KS

#1210072 - 06/01/09 09:34 PM Re: Is it right? (harmony theory) [Re: keystring]  
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Originally Posted by keystring
Kreisler's sample. In m. 7 beat 2 to m. 8 beat 1, tenor: the leading notes D# goes down to B. I thought it was a tendency tone that had to go up to the tonic E - are three exceptions?

I don't know why the alto line from m. 5 & 6 bothers me or whether it should. It's a little niggle, not a big one.


As for the first point, you're correct, leading tones do usually go up to the tonic, but this is one of those cases where it's common enough in the literature to be considered allowable.

As for the 2nd point, that line bugs me, too, but of all the things I tried, it was the least bad. laugh

And sure, go ahead and post some of the other exercises, I'd be happy to have a look.


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#1210142 - 06/02/09 01:09 AM Re: Is it right? (harmony theory) [Re: Kreisler]  
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Originally Posted by Kreisler
Originally Posted by keystring
Kreisler's sample. In m. 7 beat 2 to m. 8 beat 1, tenor: the leading notes D# goes down to B. I thought it was a tendency tone that had to go up to the tonic E - are three exceptions?

I don't know why the alto line from m. 5 & 6 bothers me or whether it should. It's a little niggle, not a big one.


As for the first point, you're correct, leading tones do usually go up to the tonic, but this is one of those cases where it's common enough in the literature to be considered allowable.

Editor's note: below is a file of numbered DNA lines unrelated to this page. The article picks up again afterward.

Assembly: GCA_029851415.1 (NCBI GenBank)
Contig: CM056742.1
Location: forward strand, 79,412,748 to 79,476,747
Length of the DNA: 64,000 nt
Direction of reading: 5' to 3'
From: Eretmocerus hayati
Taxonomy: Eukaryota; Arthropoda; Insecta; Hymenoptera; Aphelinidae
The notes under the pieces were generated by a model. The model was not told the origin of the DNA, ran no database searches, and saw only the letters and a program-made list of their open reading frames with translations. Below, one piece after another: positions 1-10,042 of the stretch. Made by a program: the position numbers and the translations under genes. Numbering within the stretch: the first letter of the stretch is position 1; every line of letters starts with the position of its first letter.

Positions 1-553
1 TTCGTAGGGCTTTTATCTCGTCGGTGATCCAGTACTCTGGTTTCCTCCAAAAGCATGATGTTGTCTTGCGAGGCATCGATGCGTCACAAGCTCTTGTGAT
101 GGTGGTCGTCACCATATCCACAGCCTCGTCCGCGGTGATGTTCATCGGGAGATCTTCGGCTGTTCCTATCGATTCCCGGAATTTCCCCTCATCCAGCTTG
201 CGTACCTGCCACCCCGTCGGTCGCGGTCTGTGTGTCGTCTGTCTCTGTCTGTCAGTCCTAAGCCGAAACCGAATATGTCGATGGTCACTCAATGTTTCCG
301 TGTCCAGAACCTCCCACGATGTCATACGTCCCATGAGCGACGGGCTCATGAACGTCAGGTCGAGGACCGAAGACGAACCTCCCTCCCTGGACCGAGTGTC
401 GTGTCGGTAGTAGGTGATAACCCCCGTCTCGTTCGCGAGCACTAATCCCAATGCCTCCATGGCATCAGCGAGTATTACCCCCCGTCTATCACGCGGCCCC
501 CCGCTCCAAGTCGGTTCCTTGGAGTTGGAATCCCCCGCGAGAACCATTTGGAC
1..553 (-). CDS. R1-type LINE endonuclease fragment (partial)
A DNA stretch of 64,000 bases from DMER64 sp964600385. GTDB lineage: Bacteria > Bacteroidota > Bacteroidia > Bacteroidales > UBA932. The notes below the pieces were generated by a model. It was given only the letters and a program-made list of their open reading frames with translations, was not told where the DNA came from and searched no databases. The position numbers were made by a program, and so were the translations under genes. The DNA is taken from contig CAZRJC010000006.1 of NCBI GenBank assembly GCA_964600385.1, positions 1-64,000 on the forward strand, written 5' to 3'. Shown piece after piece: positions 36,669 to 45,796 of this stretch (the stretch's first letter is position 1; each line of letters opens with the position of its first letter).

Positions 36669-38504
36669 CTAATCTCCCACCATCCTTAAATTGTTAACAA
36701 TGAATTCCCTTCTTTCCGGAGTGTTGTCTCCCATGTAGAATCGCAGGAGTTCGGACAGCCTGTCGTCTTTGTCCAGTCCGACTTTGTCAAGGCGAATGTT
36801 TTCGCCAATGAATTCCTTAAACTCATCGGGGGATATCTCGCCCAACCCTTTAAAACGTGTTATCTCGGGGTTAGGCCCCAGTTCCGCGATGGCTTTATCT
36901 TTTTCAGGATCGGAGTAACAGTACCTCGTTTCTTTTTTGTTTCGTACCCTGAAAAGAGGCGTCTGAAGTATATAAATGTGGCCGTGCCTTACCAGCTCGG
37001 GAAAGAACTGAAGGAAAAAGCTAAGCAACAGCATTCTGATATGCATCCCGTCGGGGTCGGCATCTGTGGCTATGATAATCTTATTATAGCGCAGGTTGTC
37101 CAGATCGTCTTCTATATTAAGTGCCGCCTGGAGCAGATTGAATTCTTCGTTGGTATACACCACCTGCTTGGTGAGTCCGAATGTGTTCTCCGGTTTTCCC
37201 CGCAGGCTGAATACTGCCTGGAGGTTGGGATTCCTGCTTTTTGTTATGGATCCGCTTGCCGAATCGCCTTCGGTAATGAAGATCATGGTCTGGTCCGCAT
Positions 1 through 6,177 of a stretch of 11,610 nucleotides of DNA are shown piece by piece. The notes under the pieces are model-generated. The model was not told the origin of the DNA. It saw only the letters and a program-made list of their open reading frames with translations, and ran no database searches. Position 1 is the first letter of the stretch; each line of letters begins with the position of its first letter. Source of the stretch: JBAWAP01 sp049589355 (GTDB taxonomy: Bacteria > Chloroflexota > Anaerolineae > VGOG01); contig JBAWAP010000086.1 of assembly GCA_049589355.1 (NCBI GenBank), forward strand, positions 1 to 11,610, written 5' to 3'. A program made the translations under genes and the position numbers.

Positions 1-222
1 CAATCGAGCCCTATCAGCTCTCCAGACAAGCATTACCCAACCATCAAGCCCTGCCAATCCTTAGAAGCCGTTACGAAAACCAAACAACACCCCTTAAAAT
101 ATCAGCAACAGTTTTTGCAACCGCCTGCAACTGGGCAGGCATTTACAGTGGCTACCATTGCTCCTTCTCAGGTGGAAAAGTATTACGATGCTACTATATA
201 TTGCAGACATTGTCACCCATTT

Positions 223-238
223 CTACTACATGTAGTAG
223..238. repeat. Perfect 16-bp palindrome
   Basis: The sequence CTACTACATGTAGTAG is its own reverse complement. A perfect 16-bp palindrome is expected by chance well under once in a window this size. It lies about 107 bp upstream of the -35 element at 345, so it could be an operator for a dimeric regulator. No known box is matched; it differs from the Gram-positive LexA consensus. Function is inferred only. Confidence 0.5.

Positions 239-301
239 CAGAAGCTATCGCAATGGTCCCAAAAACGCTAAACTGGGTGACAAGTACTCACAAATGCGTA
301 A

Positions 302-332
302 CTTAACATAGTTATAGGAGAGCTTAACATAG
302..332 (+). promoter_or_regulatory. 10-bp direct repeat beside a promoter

Right. The rule here is that if the leading tone is in an inner voice (alto or tenor), then it can go to the 5th of the tonic chord instead of the root. This is done to make a complete chord instead of leaving the 5th out as I did. But, if you're going to do this, then it must make sense melodically as it does in Kreisler's tenor.

#1210149 - 06/02/09 01:37 AM Re: Is it right? (harmony theory) [Re: keystring]  
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Quote
Harmosis, I won't try to understand your first four bars: I'm not there yet. Since I don't have sevenths yet, is the 2nd half still possible without the V7 in m. 6? That's where I had the parallel octaves because I didn't have that handy A. On the other hand, the V7 would have been a solution for me becuase it gives an extra note to play with.

In other words, is it even possible to create error-free harmony if you have only root position, first inversion, and no sevenths? Would either of you be able to do it for the last 4 bars ... and should I even try?